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How Tech Has Given China An Edge In The Soft Power War

Tech

The most recent brewing Facebook scandal over the sharing of data with Chinese companies isn’t about Facebook at all. It’s not even about social media. It’s about the sudden American realization that China poses a major national security threat, and we’re just playing a dangerous game of catch-up.

For many, many years, geopolitical experts of the highest caliber have been telling anyone who would pretend to listen that China should be the primary focus of foreign policy--and that among all the rogue nations, non-state actors and state forces attempting to shift the balance of power in the world, the single most critical threat is China.

But soft power, as it’s intended to, creeps up on you and consumes you (in this case quite literally with Chinese consumer goods) before you realize it.

Aside from some rumblings far from America in the South China Sea, China has never been a visible threat, so the presidents of modern history have given it a wide berth, while corporate America has benefitted greatly a cost-of-manufacturing standpoint.

Chinese investment in the U.S. reached $46.5 billion in 2016, and then fell to $29.7 billion last year, with the decline starting before Trump became president, but having nothing to do with American foreign policy on the issue. Instead, the drop was facilitated by Beijing’s own attempt to tighten restrictions because its biggest conglomerates were making a ton of acquisitions and risked overextending themselves.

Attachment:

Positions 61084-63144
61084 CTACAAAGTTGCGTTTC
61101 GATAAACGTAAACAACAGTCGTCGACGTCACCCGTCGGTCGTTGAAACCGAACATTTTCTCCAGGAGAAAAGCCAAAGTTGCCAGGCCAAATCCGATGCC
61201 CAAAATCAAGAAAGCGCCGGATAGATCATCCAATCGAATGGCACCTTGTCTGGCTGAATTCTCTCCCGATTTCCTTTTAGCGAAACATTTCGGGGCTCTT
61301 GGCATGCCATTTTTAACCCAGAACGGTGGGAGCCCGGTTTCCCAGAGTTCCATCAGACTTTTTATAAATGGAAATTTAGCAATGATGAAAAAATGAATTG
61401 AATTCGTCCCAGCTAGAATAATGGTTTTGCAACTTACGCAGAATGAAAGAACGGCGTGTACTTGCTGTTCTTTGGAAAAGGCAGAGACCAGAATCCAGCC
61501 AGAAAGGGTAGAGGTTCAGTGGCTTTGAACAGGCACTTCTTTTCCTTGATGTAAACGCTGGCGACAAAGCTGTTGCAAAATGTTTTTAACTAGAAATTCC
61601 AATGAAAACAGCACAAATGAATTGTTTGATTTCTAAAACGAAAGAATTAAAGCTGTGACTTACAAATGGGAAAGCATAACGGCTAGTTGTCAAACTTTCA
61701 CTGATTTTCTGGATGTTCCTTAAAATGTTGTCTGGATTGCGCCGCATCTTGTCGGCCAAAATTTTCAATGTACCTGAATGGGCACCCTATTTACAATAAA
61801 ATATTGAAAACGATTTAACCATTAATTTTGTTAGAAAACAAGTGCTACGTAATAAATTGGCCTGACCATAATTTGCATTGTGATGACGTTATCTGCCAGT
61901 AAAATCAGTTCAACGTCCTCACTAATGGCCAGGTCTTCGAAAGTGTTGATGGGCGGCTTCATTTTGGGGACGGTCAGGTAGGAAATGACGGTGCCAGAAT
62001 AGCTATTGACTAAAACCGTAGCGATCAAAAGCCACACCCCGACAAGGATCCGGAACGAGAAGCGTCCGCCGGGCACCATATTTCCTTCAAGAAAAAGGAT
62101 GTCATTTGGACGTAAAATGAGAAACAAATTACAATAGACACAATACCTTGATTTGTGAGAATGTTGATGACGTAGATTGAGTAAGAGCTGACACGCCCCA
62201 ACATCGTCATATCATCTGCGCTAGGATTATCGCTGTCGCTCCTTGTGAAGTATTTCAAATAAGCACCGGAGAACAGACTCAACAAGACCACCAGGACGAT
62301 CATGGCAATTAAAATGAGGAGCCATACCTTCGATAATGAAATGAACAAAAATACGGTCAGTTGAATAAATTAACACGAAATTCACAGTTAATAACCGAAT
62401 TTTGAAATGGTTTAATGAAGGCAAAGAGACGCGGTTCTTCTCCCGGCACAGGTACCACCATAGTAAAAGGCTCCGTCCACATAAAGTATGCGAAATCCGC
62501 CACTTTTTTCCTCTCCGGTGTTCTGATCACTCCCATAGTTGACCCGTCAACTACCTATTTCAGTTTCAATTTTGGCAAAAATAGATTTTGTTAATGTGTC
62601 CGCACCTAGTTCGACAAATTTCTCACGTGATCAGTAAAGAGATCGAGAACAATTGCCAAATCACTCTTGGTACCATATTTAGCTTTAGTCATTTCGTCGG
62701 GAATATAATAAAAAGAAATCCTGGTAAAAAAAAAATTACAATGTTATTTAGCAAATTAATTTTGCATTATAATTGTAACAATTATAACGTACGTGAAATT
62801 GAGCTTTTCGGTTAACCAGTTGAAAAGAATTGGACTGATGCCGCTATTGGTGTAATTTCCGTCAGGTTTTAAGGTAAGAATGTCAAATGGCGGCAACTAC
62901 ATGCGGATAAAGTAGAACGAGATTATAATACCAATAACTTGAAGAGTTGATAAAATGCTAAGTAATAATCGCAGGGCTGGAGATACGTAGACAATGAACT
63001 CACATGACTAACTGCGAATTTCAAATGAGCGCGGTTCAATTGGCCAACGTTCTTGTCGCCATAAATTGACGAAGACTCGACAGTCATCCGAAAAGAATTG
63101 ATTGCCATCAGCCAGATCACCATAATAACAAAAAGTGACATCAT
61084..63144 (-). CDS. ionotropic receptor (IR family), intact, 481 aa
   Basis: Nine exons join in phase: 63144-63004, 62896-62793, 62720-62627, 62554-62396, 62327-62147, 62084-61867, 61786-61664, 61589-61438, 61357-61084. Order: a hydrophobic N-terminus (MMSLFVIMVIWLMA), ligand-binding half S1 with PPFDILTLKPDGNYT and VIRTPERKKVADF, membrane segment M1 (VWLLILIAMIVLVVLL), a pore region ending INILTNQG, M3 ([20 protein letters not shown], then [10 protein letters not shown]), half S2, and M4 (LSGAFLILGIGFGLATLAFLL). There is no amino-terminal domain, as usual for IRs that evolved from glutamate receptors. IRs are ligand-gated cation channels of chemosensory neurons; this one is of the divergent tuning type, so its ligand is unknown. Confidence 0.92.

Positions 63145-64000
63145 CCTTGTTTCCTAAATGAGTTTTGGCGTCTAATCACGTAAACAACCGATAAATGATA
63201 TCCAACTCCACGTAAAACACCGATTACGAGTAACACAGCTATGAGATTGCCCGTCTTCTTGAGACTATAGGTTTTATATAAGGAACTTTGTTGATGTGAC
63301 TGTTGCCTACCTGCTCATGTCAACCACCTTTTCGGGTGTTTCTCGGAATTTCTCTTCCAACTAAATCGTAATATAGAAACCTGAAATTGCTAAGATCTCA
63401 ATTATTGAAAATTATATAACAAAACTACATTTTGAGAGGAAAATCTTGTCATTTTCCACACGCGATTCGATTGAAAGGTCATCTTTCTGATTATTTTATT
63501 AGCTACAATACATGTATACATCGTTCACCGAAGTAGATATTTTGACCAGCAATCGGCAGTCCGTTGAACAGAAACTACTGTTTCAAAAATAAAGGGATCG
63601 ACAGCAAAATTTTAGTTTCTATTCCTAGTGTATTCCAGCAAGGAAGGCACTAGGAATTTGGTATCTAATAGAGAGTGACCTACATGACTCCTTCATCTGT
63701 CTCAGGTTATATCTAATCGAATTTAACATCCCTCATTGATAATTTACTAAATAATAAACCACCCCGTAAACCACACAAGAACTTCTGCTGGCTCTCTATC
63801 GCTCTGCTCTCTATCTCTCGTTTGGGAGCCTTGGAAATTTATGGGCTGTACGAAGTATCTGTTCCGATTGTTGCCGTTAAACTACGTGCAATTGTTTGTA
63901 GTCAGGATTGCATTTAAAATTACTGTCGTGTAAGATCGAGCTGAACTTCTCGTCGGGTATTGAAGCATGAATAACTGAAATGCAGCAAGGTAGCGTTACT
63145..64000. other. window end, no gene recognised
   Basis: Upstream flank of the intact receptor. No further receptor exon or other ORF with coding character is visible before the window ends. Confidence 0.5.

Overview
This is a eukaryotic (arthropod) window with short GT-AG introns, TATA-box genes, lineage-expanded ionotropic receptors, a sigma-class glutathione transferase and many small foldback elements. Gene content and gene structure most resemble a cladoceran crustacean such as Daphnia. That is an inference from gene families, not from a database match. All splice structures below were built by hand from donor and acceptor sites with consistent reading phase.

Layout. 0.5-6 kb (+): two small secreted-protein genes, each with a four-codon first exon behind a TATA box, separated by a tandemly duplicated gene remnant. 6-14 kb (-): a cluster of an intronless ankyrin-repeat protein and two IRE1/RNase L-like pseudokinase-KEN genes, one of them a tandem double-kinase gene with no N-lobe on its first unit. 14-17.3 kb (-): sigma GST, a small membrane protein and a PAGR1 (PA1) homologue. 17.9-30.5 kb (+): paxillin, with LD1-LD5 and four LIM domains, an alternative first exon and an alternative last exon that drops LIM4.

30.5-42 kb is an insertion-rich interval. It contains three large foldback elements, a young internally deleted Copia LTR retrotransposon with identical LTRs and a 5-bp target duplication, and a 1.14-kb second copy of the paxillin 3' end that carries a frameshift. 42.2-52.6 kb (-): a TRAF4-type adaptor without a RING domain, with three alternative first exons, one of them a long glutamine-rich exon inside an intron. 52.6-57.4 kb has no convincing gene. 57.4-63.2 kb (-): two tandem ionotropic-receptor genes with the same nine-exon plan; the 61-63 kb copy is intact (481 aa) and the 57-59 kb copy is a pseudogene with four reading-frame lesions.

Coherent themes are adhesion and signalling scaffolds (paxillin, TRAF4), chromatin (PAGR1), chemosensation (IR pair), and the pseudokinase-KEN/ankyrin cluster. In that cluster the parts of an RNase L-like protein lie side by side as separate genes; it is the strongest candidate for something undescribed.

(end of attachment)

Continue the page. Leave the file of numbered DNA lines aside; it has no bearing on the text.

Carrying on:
But the cheap consumer goods bonanza was just the first phase of the soft power plan. The second was technology—and it was only after China had fully embedded itself in the U.S. technology picture, and engaged in significant intellectual property theft—that people in Washington started to think that the threat was real. Related: Gold Could Head Lower In Coming Weeks

So, why do we care if Facebook has been giving Chinese companies access to the personal data of Americans? Because technology is the only weapon that counts in the battle for global dominance, and data is its ammunition.

Facebook, according to the New York Times, has data-sharing deals with four Chinese electronics giants—maybe more—dating back to 2010. Those companies include Huawei, which is deemed a national security threat by the U.S. intelligence apparatus. They also include Lenovo, Oppo and TCL.

The significance that typically eludes the American masses when considering this existential threat is that even when these Chinese companies are private, and not state-run, they are ultimately beholden to the Chinese government. Even more so when the industry they represent is considered “strategic” by the Chinese authorities. And technology is highly strategic.

Citing Facebook officials, the NYT said that the social media giant’s agreements with Chinese companies game them access to data on device users and “all of their friends – including religious and political leanings, work and education history and relationship status”.

Huawei has close ties to the Chinese government any way you look at it, and especially in the eyes of the U.S. intelligence agencies.

Facebook says it’s winding down its deal with Huawei by the end of this week, but Facebook is hardly the problem here.

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China has infiltrated the U.S. technology scene in ways that few consider, and far beyond Huawei and ZTE. Chinese companies are a huge part of the supply chain, and according to telecoms expert Joel Snyder, “No piece of network equipment is manufactured without Chinese-sourced components, and a great deal of final assembly from major vendors, such as Cisco Systems Inc., Juniper Networks Inc., Hewlett-Packard Co., Apple Inc. and Dell Inc., depend heavily on facilities in China.”

America dropped the ball on technology out of greed. Now, our tech is basically Chinese … so this is a war that will be complicated to say the least, and very hard to win.

By Damir Kaletovic for Safehaven.com

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